Are you an eternally-optimistic ‘glass half full’ person? Maybe you’re more of a ‘glass half empty’ individual and think of yourself as a realist.
Whatever the case, it’s hard to argue against having a happier life!
First off, did you know that each of us has a particular emotional baseline when it comes to how happy we usually feel? This is called the happiness or hedonic set point, and here’s how it works.
Hedonic set point
We’re all familiar with that surge of happiness when something positive occurs in our lives. We’ve also experienced the awful emotions we feel when faced with adversity.
Whether we’re dealing with a good or bad event, research shows that, after some time, we generally revert to our personal happiness baseline known as our hedonic set point.
Granted, certain negative occurrences that greatly impact our lives, such as serious illness or the loss of a loved one, take longer to recover from.
There’s some scientific agreement that our individual inclination toward a particular level of cheerfulness is due, in part, to genetics.
However, there’s also recognition that we can build more resilience to deal with difficulties and, perhaps, nudge our hedonic set-point more into the happiness zone permanently.
Here are 10 tips for more happiness:
1. Focus on the good things
Our natural tendency is to skip over the good things happening around us and focus on the negative. Think about how much time we spend worrying about the future or reliving past failures and difficulties.
Try paying more attention to your day’s positive happenings and see how this can lift your mood. Just noticing that it’s a nice day outside is helpful.
Rick Hanson, the author of Buddha’s Brain, calls this “pulling weeds and planting flowers” ─ isn’t that a great visual?
2. Be grateful
There are many studies on gratitude that show how powerful this practice can be in improving your mental health. So, as your mother may have told you, count your blessings when you’re feeling sad.
The act of running through a mental list of everything that’s going well in your life and all the advantages and personal privileges you have will help you keep things in perspective.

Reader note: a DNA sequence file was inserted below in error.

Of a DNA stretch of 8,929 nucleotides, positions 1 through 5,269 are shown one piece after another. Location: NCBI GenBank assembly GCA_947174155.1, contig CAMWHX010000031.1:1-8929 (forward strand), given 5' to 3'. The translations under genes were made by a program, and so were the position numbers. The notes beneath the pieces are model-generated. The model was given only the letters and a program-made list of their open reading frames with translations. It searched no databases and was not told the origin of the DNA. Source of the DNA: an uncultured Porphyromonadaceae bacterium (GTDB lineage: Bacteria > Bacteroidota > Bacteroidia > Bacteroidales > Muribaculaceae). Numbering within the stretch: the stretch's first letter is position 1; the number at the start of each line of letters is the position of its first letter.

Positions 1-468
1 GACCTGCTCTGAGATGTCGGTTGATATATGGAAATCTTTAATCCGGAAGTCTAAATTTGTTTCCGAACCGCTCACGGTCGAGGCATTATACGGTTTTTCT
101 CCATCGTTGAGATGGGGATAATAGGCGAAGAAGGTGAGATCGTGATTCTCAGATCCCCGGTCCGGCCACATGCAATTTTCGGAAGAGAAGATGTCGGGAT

3. Help others
Remember the good feeling you get when you help someone else? Altruism is a definite route towards finding greater joy.
When you take on volunteer work, such as serving meals at your local soup kitchen, you know that you’re making a difference in the lives of others. And, you’re also reminded of your good fortune.
It doesn’t have to be a large gesture ─ even paying it forward at the coffee shop by getting the next customer’s order can raise your happiness quotient.
Why is this important? Well, this part of the brain controls our fight or flight response and is related to fear, anxiety, and increased stress.
5. Use your imagination
Would it surprise you to know that most of what we worry about never happens? Various studies have found that 80% or more of our fears never come true.
If you think back to possible scenarios that had you worried, you’re bound to recall that things turned out fine after all.
Take this to heart and use your imagination to anticipate good fortune. You’ll find your happiness increase dramatically.
6. Hang with positive people
As you’ve probably noticed, moods can be very contagious. When you spend time with someone who is in a funk, all that bad energy can definitely impact how you’re feeling.
Aim to spend more time with individuals who are upbeat most of the time. You’ll find that nurturing those relationships helps you feel happier too.
7. Spend time in nature
Have you heard the term ‘forest bathing’? It originates in Japan and refers to spending time in nature to experience therapeutic health effects.
If you don’t have parkland or a forest nearby, simply being outside for a while ─ soaking in the fresh air and listening to the birds singing ─ is a real mood-lifter.
8. Use a journal
Journaling is a helpful practice for several reasons. One big advantage is that it allows you to purge your mind of negative thoughts and worries effectively.
By recording them in writing, you can leave them to be sorted through another day and, relieved of thinking about your problems for a while, feel emotionally lighter.
9. Trick your brain
You might find it amazing to hear that making an effort to smile more can actually make you feel happier.
Whether it’s smiling or frowning, your facial expressions send a message to your brain about how you’re feeling ─ reinforcing your mood. Even wearing sunglasses can induce more happiness. This gives new meaning to the Corey Hart classic, Sunglasses at Night!
10. Give your pet some love
If you have a pet in your life, you already know how satisfying spending time with them can be.
Watch the total joy your dog demonstrates during a walk in the park or your cat’s unconditional affection when they want a cuddle. All those feel-good vibes they send out will quickly put a smile on your face.
As you can see, there are many small steps you can take to boost your happiness. Pick something from this list that resonates with you and experiment with how it feels. Better yet, use a couple of these practices simultaneously and watch how they enhance your mood even more!